Monsters roam the earth in this unraveling script that misses a few stitches.
I, Frankenstein is a tale of good and evil in the most black and white sort of way. To get things rolling, we need a man in the middle, and that is—you guessed it—Dr. Frankenstein’s monster (played by Aaron Eckhart). The movie sets off at a hectic pace with a short recap of the original Mary Shelley tale. But immediately after the creature places his master (Aden Young) in the grave, he is attacked by evil beings that seem to want him for other purposes. Not so fast you demons! Suddenly the opposing team takes to the field in the form of strangely digitized gargoyles that quickly whisk the “science experiment” away to a cool looking gothic cathedral.
Now it’s time to hear the back-story and rules to this game. The gargoyles, led by Queen Leonore (Miranda Otto), have been locked in an eternal battle with 666 demons that were sent to earth after Lucifer was booted out of heaven. These bad guys, led by Naberius (Bill Nighy), are particularly excited about Adam (the name Leonore has provided to Frankenstein’s unnamed child) because he is proof that life can be created by mortal man with only a few spare parts lying about the lab. Even better, the good doctor’s detailed journal is also in play and if Naberius can get his hands on this beastly cookbook, he can create an army of morgue-marching minions who will start “a war that will bring an end to mankind.” At the conclusion of the explanation Adam claims an agnostic role and opts not to choose sides.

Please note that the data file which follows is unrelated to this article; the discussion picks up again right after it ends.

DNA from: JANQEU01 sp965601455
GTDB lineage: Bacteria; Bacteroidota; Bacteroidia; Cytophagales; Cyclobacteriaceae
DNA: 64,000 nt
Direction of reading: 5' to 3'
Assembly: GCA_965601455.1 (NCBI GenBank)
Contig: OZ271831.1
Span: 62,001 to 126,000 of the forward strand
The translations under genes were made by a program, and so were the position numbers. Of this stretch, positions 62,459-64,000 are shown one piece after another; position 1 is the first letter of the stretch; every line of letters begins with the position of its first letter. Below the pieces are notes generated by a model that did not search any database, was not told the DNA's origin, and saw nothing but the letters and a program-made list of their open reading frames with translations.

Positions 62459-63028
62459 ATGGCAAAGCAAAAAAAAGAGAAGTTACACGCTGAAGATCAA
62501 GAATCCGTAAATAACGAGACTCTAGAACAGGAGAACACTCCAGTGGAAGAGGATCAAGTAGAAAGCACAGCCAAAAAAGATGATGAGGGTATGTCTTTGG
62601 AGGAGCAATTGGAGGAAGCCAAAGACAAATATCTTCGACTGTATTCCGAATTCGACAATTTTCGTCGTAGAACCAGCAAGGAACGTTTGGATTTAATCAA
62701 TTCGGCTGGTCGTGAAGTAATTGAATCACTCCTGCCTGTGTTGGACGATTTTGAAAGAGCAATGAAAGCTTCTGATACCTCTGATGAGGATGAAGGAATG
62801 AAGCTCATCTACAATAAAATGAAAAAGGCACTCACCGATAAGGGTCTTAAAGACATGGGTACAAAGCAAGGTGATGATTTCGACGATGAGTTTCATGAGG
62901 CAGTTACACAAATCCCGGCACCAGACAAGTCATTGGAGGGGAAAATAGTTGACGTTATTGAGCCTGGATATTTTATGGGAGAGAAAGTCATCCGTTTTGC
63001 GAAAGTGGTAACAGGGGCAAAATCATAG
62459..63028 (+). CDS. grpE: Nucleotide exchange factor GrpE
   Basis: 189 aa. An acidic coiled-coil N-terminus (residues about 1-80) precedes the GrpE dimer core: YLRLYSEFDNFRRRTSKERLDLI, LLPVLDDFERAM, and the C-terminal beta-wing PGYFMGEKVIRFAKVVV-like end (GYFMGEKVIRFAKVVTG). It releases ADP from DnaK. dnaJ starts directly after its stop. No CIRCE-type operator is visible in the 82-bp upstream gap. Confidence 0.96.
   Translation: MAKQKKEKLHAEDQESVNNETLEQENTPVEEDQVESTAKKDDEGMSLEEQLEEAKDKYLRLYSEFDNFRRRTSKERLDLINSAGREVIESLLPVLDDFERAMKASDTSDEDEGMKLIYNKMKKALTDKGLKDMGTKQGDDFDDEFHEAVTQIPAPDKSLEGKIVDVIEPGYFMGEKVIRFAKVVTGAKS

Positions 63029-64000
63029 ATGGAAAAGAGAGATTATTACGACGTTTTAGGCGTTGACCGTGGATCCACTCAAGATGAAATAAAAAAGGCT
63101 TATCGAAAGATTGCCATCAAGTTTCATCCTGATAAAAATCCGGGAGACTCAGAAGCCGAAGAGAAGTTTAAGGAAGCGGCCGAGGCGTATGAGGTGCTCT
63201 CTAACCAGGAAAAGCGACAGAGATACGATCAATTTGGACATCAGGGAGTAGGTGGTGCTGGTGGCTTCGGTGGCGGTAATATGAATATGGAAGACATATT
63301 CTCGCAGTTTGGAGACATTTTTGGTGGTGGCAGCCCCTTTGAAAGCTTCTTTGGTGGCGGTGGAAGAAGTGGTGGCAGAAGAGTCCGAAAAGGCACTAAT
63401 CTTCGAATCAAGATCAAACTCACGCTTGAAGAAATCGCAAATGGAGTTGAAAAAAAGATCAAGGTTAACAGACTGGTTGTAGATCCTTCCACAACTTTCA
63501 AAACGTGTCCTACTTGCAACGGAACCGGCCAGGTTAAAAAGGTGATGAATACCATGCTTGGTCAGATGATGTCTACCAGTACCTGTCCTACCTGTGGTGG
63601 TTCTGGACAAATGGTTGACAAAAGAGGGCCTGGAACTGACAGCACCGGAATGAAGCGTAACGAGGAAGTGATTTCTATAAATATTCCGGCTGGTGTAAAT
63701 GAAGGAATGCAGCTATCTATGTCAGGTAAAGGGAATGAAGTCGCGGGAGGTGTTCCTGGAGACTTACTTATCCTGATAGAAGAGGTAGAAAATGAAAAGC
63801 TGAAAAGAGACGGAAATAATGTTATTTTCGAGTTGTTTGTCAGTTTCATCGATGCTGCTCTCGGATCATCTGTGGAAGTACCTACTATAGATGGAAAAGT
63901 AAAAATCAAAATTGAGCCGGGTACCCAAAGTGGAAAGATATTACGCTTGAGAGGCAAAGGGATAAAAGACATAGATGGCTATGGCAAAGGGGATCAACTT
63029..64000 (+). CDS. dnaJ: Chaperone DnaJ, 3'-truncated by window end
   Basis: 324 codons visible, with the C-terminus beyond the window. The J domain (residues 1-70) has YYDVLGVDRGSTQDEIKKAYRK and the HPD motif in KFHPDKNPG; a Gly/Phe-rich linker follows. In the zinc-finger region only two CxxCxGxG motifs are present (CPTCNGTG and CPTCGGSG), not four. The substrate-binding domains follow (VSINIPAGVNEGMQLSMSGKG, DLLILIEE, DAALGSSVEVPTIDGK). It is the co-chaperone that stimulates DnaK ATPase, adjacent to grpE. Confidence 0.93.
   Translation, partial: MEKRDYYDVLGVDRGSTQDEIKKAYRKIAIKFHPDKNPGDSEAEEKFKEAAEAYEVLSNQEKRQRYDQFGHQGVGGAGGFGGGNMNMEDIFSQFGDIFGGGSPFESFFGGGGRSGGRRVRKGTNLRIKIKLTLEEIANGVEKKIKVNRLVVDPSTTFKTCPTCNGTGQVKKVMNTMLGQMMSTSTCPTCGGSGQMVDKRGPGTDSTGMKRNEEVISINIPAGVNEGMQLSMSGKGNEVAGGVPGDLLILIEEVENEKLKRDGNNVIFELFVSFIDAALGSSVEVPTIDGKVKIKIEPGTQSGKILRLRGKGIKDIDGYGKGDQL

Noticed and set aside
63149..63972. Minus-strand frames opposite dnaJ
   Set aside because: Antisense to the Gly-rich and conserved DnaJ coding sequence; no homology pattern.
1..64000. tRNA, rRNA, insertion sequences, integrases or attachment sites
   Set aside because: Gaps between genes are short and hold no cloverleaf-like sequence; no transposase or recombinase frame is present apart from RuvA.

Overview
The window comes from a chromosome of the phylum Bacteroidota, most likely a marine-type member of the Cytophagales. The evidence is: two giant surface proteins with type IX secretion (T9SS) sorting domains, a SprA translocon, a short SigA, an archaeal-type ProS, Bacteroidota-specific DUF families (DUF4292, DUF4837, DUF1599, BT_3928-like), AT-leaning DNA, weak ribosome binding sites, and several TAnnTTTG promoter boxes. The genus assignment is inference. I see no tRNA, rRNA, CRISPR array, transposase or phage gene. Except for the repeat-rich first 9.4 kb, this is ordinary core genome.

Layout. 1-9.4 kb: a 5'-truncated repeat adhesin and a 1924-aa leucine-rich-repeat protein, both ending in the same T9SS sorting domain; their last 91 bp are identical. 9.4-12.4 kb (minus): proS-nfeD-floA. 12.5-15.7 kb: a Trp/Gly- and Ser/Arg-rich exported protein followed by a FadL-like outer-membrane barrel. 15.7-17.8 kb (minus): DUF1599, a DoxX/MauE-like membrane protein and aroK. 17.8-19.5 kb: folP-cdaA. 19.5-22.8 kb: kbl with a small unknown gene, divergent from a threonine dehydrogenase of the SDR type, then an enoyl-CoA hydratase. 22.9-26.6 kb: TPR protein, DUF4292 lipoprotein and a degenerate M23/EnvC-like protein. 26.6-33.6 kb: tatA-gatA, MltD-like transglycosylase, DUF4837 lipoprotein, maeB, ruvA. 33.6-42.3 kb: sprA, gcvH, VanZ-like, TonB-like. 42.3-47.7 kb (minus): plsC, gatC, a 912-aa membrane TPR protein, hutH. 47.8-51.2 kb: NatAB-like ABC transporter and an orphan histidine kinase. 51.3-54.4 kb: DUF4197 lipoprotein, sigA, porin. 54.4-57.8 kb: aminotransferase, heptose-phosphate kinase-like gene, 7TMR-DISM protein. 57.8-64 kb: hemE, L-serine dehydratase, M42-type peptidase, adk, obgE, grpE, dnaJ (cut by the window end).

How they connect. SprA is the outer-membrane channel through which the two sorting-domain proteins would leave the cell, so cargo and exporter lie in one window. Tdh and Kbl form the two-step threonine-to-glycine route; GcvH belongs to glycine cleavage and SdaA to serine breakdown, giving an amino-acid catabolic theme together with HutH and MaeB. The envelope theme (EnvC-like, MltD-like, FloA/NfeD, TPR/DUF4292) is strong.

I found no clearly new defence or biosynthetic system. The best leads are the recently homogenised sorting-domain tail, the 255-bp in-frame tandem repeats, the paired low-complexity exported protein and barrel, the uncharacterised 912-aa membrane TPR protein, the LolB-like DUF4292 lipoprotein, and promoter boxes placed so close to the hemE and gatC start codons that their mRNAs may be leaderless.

With the gauntlets down the battle sequences begin. Fortunately keeping score is fairly easy. When a demon is killed, it explodes into flames and head straight to Hell. On the other hand, the heavenly gargoyles finish their mortality in a flash of bluish white light that levitates them into the clouds. Meanwhile Adam is the ball between both teams that each wants to capture. And the creators of this film are hoping his apathy will keep us interested enough to sit the film out to the end.
From a family perspective there’s not much here to keep teens from contributing their dollars to this production. There is a great deal of violence with a litany of stabbings and beatings (Adam’s favorite implement of destruction is a couple of blunt steel rods). Yet, with the aforementioned illuminated deaths, there is little blood with the exception of an explicit injury on Adam’s already patchwork back. The script contains only a single profanity in the form of a scatological expletive and no sexual content—aside from Adam’s bare chest.
If this glib description of the synopsis hasn’t already left you with the impression that this movie suffers from a lack of artistic ingenuity, let me assure you this won’t be showing up on award’s ballots for 2014. Stilted dialogue and a pounding musical score do nothing to help the fact that we likely could care less about what happens to these characters. Add an absolute lack of humor and it’s certain the only person left in stitches will be the immortal monster.